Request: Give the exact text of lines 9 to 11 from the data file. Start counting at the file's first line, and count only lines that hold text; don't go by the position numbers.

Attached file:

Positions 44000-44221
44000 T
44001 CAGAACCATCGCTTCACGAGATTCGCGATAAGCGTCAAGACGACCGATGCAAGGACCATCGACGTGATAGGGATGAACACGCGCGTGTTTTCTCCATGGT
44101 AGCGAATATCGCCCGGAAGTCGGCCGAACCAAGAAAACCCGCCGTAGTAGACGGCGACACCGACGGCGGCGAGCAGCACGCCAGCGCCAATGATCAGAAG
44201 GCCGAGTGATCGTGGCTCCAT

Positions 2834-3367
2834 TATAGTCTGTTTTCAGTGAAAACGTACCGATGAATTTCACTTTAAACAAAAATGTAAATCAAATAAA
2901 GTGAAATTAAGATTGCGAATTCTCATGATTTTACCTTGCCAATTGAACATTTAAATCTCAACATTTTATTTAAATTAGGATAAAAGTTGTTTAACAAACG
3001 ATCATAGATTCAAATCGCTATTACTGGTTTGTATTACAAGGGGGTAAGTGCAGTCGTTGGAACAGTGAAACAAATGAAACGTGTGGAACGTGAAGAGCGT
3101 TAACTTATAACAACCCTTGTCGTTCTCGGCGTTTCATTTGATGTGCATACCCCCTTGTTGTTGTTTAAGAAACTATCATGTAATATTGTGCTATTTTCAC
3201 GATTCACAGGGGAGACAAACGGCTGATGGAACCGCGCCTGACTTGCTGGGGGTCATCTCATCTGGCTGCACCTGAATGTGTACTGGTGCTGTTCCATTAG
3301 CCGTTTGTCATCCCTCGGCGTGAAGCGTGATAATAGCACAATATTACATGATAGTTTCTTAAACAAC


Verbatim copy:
3001 ATCATAGATTCAAATCGCTATTACTGGTTTGTATTACAAGGGGGTAAGTGCAGTCGTTGGAACAGTGAAACAAATGAAACGTGTGGAACGTGAAGAGCGT
3101 TAACTTATAACAACCCTTGTCGTTCTCGGCGTTTCATTTGATGTGCATACCCCCTTGTTGTTGTTTAAGAAACTATCATGTAATATTGTGCTATTTTCAC
3201 GATTCACAGGGGAGACAAACGGCTGATGGAACCGCGCCTGACTTGCTGGGGGTCATCTCATCTGGCTGCACCTGAATGTGTACTGGTGCTGTTCCATTAG